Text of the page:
POSTED: Saturday, January 19, 2013 - 2:00pm
UPDATED: Saturday, January 19, 2013 - 2:07pm
(CNN) — The military is facing $500 billion in mandatory budget cuts ... that's if Congress doesn't step in to act.
After months of dire predictions, the reality of cutting troops is closer to becoming a reality.
The war in Iraq is over, the war in Afghanistan is wrapping up, but the Pentagon is still spending nearly $650 billion this year. The challenge: reshaping America's military.
"I think the fundamental challenges are two. One is to fit what is now a ten pound defense program into what is likely to be a five pound budget bag. And second is the administration has really reordered the priorities for defense,” said Andrew Krepenevich, a military budget analyst .
Outgoing defense secretary Leon Panetta warned, that pivot is essential, "Increasing military spending by rising powers in the Asia Pacific region and turmoil across the Middle East and North Africa are altering the strategic landscape."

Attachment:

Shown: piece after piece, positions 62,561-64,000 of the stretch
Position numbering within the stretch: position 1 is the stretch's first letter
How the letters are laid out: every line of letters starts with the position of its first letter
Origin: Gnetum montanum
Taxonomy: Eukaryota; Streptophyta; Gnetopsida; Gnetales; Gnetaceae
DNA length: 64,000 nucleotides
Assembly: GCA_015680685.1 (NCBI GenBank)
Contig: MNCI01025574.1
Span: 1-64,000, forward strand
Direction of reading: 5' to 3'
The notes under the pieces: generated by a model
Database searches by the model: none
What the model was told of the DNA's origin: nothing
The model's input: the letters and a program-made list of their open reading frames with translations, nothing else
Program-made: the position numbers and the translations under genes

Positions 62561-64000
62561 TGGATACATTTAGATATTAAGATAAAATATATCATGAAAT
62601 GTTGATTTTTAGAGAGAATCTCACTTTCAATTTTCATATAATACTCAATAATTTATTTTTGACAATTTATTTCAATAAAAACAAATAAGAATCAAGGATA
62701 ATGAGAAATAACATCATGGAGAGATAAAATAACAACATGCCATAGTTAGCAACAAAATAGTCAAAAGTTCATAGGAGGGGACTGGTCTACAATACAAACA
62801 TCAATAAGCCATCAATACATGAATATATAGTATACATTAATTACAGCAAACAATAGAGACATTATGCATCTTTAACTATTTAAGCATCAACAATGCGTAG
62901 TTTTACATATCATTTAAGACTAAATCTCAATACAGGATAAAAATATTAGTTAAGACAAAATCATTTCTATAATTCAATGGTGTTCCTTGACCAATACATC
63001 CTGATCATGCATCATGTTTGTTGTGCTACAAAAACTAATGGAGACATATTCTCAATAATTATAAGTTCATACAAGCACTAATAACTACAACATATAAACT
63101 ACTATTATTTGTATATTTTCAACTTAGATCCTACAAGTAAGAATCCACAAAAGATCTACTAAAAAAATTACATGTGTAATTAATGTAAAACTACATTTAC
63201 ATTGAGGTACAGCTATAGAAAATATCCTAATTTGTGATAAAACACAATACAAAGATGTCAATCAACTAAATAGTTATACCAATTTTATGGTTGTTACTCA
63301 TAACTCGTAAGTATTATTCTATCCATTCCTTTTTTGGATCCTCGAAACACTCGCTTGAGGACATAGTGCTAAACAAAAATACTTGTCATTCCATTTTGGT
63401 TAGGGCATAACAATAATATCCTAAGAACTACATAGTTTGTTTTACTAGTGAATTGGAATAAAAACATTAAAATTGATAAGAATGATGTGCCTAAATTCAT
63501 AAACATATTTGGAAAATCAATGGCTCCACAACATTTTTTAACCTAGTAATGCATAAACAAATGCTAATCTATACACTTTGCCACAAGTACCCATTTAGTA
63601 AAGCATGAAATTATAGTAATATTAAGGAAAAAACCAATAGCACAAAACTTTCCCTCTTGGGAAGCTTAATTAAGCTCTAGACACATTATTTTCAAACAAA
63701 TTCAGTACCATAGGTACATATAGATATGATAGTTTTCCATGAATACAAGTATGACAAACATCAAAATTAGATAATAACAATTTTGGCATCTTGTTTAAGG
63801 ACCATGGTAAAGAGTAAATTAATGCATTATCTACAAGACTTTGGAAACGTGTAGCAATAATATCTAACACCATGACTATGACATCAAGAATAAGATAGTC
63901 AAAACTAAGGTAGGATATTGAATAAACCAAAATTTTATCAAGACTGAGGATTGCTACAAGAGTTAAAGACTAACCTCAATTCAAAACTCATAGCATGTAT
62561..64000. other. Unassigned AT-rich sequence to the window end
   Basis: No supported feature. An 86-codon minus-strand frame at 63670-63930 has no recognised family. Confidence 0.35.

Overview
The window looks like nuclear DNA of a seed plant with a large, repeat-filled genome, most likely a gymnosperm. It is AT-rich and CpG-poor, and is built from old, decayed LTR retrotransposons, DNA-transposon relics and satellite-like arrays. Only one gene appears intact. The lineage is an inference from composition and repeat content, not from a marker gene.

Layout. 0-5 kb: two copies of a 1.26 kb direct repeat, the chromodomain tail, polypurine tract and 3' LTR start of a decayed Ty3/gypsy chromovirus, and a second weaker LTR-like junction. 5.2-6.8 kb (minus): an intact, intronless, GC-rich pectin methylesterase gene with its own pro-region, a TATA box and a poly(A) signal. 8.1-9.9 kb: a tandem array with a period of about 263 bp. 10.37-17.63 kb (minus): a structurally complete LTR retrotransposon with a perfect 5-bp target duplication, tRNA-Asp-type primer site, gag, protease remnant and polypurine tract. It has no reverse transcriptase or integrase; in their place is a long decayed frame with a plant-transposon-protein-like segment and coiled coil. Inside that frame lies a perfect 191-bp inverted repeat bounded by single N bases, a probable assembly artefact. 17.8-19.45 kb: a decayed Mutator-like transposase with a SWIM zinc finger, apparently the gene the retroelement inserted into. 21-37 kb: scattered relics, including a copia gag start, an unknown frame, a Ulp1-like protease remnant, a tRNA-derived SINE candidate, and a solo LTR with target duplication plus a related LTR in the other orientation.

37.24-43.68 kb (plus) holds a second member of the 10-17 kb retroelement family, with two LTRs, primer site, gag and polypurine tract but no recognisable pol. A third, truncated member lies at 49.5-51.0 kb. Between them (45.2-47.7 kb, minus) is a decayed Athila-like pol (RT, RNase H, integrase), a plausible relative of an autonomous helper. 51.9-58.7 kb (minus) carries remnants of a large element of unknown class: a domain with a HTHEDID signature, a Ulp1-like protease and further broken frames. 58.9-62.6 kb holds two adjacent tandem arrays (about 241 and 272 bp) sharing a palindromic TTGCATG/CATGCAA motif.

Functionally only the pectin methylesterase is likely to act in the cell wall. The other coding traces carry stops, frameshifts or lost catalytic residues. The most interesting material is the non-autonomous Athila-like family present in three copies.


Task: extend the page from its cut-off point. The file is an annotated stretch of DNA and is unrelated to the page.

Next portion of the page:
It starts with downsizing the army. Tens of thousands of troops may be cut from the force over the next several years. With no large conventional ground wars, a smaller army will have specific units to be ready to go to particular regions such as Africa or Asia.
Krepenevich says it makes sense."Instead of sending large numbers of ground forces to conduct stability operations as we did in Iraq and Afghanistan, we should take a more indirect approach and that is we should be willing to train and advise and equip local forces as opposed to sending our own forces in."
But when the US needs firepower on the ground: its likely special forces may be first up. Successes in the raid that killed Osama bin Laden, drone attacks in Pakistan and Yemen and helicopter raids against terrorists in Somalia have underscored the Obama administration's belief small, lethal, elite units are a crucial advantage.
But the ultimate driver of a reshaped military and a new generation of weapons: money. The era of expensive fighter jets and multi ton battle tanks may be ebbing. More drones, robots and cyber warfare systems will be part of the mix.
For now, the military hopes to be able to stick to the restructuring plan. But if Congress cannot enact a new budget and the $500 billion in mandatory cuts are then enacted, well then Defense Secretary Panetta says the next four years could see a US military unable to meet it's commitments around the world.
The massive spending cuts are expected to impact all branches of the military.